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Keshmirian, Anita; Deroy, Ophelia; Bahrami, Bahador ORCID: 0000-0003-0802-5328 (March 2022): Many heads are more utilitarian than one. In: Cognition, Vol. 220, 104965
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Abstract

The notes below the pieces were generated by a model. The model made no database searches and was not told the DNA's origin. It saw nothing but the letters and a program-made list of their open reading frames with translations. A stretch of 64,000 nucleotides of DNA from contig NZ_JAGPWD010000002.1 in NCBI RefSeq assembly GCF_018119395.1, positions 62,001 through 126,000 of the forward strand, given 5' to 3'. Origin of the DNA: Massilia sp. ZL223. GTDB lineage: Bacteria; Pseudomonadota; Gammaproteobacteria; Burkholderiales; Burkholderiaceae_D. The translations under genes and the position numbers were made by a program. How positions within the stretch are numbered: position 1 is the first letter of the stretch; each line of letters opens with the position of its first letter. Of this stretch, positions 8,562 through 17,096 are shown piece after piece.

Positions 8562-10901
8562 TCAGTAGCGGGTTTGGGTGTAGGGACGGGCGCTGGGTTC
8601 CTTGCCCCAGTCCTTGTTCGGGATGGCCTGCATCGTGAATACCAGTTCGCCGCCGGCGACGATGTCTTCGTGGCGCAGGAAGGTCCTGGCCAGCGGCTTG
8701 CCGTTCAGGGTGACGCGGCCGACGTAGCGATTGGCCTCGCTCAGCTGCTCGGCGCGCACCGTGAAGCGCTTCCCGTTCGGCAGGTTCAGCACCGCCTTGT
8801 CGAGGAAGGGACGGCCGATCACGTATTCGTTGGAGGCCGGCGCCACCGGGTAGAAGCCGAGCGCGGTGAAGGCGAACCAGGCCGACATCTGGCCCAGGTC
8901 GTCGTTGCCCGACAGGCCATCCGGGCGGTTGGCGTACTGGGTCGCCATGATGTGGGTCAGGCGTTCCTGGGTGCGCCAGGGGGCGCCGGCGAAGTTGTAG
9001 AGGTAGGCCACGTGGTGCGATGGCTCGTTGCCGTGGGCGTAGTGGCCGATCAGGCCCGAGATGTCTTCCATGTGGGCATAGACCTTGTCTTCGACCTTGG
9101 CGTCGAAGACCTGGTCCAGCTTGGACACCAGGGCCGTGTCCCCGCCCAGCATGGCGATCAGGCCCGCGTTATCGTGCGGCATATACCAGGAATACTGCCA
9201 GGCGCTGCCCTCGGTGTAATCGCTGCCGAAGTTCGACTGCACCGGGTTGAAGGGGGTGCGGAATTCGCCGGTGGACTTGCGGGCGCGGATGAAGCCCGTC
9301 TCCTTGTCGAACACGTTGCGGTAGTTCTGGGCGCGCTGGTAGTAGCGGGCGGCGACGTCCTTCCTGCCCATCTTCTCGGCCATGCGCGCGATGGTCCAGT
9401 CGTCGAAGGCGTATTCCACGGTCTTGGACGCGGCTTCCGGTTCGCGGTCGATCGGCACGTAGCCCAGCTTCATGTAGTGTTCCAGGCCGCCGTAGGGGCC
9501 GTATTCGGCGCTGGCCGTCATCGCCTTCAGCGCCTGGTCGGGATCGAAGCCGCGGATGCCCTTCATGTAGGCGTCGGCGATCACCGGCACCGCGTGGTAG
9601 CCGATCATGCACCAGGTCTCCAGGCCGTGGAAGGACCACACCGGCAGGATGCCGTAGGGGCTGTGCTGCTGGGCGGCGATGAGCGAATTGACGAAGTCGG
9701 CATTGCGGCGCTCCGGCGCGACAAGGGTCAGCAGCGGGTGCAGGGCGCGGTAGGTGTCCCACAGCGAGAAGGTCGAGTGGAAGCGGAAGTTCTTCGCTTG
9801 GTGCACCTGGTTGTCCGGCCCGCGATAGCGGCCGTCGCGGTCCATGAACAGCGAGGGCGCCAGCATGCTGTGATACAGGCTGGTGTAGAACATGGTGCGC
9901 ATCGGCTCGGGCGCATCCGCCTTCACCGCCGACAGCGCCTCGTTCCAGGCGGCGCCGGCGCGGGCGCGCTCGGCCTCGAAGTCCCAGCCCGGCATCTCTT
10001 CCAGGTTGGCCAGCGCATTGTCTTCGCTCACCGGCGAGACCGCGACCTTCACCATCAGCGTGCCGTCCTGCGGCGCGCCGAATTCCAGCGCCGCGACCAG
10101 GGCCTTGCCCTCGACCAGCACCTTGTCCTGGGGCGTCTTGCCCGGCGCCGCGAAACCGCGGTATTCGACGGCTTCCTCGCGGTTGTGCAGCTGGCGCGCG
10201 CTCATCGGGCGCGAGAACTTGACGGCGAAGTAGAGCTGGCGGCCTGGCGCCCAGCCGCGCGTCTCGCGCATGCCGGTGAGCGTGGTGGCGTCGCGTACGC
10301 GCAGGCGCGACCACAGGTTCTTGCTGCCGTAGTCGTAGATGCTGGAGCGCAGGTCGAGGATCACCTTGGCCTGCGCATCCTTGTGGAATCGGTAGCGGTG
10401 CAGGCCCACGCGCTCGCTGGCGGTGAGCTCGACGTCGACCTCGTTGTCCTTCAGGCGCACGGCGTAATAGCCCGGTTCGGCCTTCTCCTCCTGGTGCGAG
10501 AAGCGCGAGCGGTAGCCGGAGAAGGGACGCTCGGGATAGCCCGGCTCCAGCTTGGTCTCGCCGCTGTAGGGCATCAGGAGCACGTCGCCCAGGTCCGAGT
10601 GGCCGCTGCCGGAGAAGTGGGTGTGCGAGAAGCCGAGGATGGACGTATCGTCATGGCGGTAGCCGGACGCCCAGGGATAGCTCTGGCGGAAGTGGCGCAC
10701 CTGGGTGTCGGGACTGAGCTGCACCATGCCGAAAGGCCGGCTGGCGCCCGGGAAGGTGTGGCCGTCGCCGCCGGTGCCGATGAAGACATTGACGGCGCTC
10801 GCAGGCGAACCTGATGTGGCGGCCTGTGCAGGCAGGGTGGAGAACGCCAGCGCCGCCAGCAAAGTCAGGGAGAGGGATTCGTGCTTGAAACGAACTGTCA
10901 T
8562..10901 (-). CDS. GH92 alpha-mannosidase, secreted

Moral judgments have a very prominent social nature, and in everyday life, they are continually shaped by discussions with others. Psychological investigations of these judgments, however, have rarely addressed the impact of social interactions. To examine the role of social interaction on moral judgments within small groups, we had groups of 4 to 5 participants judge moral dilemmas first individually and privately, then collectively and interactively, and finally individually a second time. We employed both real-life and sacrificial moral dilemmas in which the character's action or inaction violated a moral principle to benefit the greatest number of people. Participants decided if these utilitarian decisions were morally acceptable or not. In Experiment 1, we found that collective judgments in face-to-face interactions were more utilitarian than the statistical aggregate of their members compared to both first and second individual judgments. This observation supported the hypothesis that deliberation and consensus within a group transiently reduce the emotional burden of norm violation. In Experiment 2, we tested this hypothesis more directly: measuring participants' state anxiety in addition to their moral judgments before, during, and after online interactions, we found again that collectives were more utilitarian than those of individuals and that state anxiety level was reduced during and after social interaction. The utilitarian boost in collective moral judgments is probably due to the reduction of stress in the social setting.